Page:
Friday, March 13, 2009

Vocabulary Lessons

I was having a conversation the other day when I realized that the words appearing in the dialogue bubble over my head were as strange and foreign as any distant language. I saw them there, suspended in mid air, hard, glistening, in bold. So much has entered our lives that is new, the I.V. pole, the enteral pump, the baby in a brace. But here too, vocabulary… These words are new, at first they hurt your brain but then… there they are, on the tongue, in the conversation, hanging above and around you like weather.

Some examples:

Costello Syndrome (Over the past year I have said the following to a number of insurance customer service operators, nurses, appointment makers, and random askers and acquaintances. I say, “ She has Costello syndrome, like Abbott and Costello but a lot less funny. This invariably gets me crickets. CRICKETS. Laugh! It’s ok. Sheesh.)

Hard munchibles (In Willa’s oral stim therapy we are introducing hard munchibles, i.e. a carrot or celery stalk to ready her mouth for the distant dream of getting food in there. Apparently my thumb is classed in this category as Willa’s new favorite pastime on my lap is to grab my digit and maul it with a ferocity bordering on mania.)

Non-nutritive suck (While meeting with speech pathologists in the early days we learnt this term, describing Willa’s oral aerobics about the bottle nipple she refused to take food through. This is a personal favorite for us as much of our life this past year has itself been a non-nutritive suck.)

Dysplasia (In and of itself not such a great thing but the word is promising. In my ear it sounds like a lost continent on which flourished beasts of incredible dancing ability.)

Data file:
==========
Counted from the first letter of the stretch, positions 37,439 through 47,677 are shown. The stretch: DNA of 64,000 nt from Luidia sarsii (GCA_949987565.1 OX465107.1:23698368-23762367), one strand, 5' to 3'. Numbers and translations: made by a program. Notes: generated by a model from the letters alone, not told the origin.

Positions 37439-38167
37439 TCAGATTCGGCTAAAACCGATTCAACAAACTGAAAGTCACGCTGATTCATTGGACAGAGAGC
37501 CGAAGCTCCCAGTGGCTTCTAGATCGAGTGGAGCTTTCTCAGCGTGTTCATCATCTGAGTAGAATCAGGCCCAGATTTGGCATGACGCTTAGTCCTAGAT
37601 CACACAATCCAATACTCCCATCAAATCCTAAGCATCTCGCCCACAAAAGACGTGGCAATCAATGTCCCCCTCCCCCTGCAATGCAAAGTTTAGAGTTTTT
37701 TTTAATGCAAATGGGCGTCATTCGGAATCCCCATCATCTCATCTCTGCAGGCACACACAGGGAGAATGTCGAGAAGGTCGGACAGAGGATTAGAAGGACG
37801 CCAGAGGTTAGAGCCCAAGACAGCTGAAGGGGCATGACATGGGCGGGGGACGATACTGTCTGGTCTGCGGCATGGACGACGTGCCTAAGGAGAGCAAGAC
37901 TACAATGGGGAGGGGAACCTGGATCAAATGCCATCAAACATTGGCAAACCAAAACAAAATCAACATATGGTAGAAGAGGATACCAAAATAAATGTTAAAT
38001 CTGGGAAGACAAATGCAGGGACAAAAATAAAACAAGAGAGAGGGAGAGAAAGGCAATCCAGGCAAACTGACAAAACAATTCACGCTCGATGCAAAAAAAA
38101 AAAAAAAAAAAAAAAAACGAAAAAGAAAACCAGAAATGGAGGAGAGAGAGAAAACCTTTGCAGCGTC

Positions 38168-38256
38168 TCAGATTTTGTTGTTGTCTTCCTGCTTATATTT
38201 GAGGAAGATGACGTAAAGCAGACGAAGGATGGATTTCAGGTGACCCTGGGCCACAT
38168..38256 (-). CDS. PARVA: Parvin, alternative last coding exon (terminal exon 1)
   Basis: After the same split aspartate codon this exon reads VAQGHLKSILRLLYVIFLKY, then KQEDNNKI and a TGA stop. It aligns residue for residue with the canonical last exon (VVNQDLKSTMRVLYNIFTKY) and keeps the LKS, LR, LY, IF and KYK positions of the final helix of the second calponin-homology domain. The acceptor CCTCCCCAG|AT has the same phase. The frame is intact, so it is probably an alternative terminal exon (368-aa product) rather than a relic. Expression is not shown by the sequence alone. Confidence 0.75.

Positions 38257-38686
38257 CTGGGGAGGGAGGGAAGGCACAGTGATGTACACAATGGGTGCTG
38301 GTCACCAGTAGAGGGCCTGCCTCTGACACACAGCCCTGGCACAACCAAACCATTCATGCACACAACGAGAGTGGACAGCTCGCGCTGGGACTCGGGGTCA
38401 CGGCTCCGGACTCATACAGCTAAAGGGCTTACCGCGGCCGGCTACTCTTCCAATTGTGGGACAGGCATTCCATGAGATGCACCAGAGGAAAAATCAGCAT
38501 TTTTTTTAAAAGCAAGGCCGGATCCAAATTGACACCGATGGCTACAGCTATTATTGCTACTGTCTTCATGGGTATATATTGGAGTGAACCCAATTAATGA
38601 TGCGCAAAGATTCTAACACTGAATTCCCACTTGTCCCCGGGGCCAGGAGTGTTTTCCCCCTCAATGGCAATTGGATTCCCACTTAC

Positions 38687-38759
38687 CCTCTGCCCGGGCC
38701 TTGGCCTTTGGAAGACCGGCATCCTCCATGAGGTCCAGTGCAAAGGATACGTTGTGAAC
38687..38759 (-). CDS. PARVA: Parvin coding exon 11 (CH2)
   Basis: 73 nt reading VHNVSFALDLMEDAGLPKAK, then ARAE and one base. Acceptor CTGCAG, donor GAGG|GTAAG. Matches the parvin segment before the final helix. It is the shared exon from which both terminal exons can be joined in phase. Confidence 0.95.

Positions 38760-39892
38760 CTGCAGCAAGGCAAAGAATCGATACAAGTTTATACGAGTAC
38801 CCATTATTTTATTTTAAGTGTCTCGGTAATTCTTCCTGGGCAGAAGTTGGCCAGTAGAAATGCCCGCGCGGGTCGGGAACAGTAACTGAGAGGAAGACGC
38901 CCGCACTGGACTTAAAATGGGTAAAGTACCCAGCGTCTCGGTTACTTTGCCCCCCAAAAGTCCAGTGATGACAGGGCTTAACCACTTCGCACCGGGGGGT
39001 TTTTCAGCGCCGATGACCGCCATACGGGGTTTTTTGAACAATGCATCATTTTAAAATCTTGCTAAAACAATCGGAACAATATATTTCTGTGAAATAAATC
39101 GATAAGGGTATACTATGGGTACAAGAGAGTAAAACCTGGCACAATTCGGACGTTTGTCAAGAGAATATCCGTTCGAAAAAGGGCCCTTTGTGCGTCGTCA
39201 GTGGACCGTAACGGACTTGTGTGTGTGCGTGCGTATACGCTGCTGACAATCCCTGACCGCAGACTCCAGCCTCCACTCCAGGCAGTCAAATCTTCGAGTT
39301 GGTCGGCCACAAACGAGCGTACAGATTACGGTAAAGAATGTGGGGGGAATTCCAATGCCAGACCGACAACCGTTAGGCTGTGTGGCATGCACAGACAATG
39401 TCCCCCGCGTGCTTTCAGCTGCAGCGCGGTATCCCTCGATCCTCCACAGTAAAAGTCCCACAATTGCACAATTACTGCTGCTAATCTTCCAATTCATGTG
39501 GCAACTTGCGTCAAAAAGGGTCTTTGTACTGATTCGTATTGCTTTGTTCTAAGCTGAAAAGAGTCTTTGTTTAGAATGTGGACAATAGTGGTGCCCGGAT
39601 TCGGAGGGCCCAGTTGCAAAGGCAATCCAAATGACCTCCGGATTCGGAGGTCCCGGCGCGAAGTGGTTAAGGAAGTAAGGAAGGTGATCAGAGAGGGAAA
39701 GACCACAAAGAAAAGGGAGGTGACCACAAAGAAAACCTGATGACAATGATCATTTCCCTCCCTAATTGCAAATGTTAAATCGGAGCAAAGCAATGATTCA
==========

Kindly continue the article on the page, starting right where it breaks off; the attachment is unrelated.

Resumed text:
Afebrile (Without temperature for those who may not be up on their hospital lingo… When the nurses looks at my girl and says, “Well she’s afebrile so that’s good” I always hear the following said in the voice of Ralph Wiggim from the Simpson’s, “I’m afebrile!”)

What wonders! What strange sounds! What bizarre roads we walk down!


Jen said...

Hey, at least we've still got our senses of humor, right? :)

Molly said...

what's a diorama?! killllll meeee..

anahita said...

i often think of "costello syndrome" i say everyday and what i didn't even know before ulysses got diagnosed.How strange.

I did know Elvis costello though not abbott and costello that americans tell me about when i say my son has costello...

Anonymous said...

Willa is a beautiful little girl!

I can "see" and "feel" what you say :)

With all respect, I would like to clarify few things about the appropriate vocabulary when referring to Down syndrome:

* It is Down syndrome(not Downs syndrome). There’s no “S” on Down.

* Rather than saying “Down syndrome baby or child” say “A baby, child or adult with Down syndrome. This values the person before the syndrome.

* The s on syndrome is not capitalized.

invisiblecities said...

Thank you so much for the Down vocabulary clarification. I truly appreciate it and will forever more use the correct usage. Words are tricky and can absolutely cut with their sharp little corners. I'm happy to be able to smooth some of this.